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J. C. McWilliams and P. R. Gent

Abstract

Several sets of model equations are presented which represent coupled processes in the tropical atmosphere and ocean. The distribution of ocean surface temperature generates large-scale convective motions in the atmosphere. These winds in turn drive ocean currents which advect ocean temperatures. Under most parametric circumstances, the model solutions have the character of moderately damped oscillations of several year period. This period is characteristic of either ocean particle advection across the zonal extent of the basin or potential energy release associated with the ocean temperature distribution. Less stable model solutions can also occur—limit cycle oscillations, alternative mean climatic balances for fixed parameters—but these are not typical of the parameters selected for application to the tropical Pacific. Simulations of possible El Niño sequences are discussed; in general the responses seem weaker than observed.

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Sue Ellen Haupt, James C. McWilliams, and Joseph J. Tribbia

Abstract

Modons in shear flow are computed as equilibrium solutions of the equivalent barotropic vorticity equation using a numerical Newton–Kantorovich iterative technique with double Fourier spectral expansion. The model is given a first guess of an exact prototype modon with a small shear flow imposed, then iterated to an equilibrium solution. Continuation (small-step extrapolation of the shear amplitude) is used to produce examples of modons embedded in moderate amplitude background shear flows. It is found that in the presence of symmetric shear, the modon is strengthened relative to the prototype. The best-fit phase speed for this case is significantly greater than the Doppler-shifted speed. Nonsymmetric shear strengthens the poles selectively: positive shear strengthens the low while weakening the high. The diagnosed functional relationship between the streamfunction in the traveling reference frame and the vorticity appears linear for all types of shear studied. The modons in symmetric shear are stable within time integrations, at least for small to moderate shear amplitude. Antisymmetric shear appears to trigger a tilting instability of the stationary state; yet coherence of the modon is maintained. This study strengthens the plausibility of using modons as a model of coherent structures in geophysical flow.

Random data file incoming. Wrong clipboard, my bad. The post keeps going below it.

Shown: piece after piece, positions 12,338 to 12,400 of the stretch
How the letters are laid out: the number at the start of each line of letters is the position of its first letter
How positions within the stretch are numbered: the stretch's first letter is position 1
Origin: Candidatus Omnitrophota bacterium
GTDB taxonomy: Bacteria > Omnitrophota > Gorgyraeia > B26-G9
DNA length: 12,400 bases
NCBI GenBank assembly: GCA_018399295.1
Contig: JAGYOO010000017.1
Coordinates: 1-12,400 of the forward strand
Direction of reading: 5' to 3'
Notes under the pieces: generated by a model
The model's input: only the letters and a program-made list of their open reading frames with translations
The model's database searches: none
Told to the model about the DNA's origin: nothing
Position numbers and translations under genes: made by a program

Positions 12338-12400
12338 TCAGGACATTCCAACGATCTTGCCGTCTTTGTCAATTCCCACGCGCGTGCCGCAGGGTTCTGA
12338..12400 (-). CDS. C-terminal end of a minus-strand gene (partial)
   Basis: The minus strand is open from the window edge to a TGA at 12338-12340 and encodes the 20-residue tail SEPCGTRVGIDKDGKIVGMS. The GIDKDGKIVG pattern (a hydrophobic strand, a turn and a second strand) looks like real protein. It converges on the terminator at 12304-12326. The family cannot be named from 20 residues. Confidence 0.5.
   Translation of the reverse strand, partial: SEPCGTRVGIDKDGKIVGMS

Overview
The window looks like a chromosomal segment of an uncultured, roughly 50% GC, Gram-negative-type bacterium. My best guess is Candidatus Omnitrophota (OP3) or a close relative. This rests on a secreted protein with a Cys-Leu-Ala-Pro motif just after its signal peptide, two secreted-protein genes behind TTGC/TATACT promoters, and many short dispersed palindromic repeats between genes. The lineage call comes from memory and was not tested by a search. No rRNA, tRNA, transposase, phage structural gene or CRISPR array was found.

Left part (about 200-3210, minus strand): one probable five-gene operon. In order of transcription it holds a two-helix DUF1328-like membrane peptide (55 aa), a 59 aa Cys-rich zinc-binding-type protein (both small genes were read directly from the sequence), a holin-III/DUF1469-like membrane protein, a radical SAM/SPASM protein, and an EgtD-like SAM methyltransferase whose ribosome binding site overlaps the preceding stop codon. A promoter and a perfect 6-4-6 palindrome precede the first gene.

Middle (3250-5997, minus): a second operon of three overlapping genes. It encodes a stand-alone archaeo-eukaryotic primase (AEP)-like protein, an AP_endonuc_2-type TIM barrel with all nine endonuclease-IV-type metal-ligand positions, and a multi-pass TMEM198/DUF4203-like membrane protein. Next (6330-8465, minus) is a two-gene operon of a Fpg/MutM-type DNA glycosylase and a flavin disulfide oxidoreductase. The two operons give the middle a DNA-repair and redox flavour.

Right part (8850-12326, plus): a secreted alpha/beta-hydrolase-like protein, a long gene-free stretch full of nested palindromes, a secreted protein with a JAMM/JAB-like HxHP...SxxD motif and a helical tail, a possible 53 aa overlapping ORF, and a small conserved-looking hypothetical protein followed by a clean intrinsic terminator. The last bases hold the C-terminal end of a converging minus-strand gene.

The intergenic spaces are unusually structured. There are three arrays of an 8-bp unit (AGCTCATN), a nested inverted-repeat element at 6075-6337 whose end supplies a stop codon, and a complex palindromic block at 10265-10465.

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C-H. Moeng, J. C. McWilliams, R. Rotunno, P. P. Sullivan, and J. Weil

Abstract

The performance of a two-dimensional (2D) numerical model in representing three-dimensional (3D) planetary boundary layer (PBL) convection is investigated by comparing the 2D model solution to that of a 3D large- eddy simulation. The free convective PBL has no external forcing that would lead to any realizable 2D motion, and hence the 2D model represents a parameterization (not a simulation) of such a convective system. The present solutions show that the fluxes of conserved scalars, such as the potential temperature, are somewhat constrained and hence are not very sensitive to the model dimensionality. Turbulent kinetic energy (TKE), surface friction velocity, and velocity variances are sensitive to the subgrid-scale eddy viscosity and thermal diffusivity in the 2D model; these statistics result mostly from model-generated hypothetical 2D plumes that can be tuned to behave similarly to their 3D counterparts. These 2D plumes are comparable in scale with the PBL height due to the capping inversion. In the presence of shear, orienting the 2D model perpendicular to the mean shear is essential to generate a reasonable momentum flux profile, and hence mean wind profile and wind- related statistics such as the TKE and velocity variances.

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Peter P. Sullivan, James C. McWilliams, Jeffrey C. Weil, Edward G. Patton, and Harindra J. S. Fernando

Abstract

Turbulent flow in a weakly convective marine atmospheric boundary layer (MABL) driven by geostrophic winds U g = 10 m s−1 and heterogeneous sea surface temperature (SST) is examined using fine-mesh large-eddy simulation (LES). The imposed SST heterogeneity is a single-sided warm or cold front with temperature jumps Δθ = (2, −1.5) K varying over a horizontal distance between [0.1, −6] km characteristic of an upper-ocean mesoscale or submesoscale regime. A Fourier-fringe technique is implemented in the LES to overcome the assumptions of horizontally homogeneous periodic flow. Grid meshes of 2.2 × 109 points with fine-resolution (horizontal, vertical) spacing (δx = δy, δz) = (4.4, 2) m are used. Geostrophic winds blowing across SST isotherms generate secondary circulations that vary with the sign of the front. Warm fronts feature overshoots in the temperature field, nonlinear temperature and momentum fluxes, a local maximum in the vertical velocity variance, and an extended spatial evolution of the boundary layer with increasing distance from the SST front. Cold fronts collapse the incoming turbulence but leave behind residual motions above the boundary layer. In the case of a warm front, the internal boundary layer grows with downstream distance conveying the surface changes aloft and downwind. SST fronts modify entrainment fluxes and generate persistent horizontal advection at large distances from the front.

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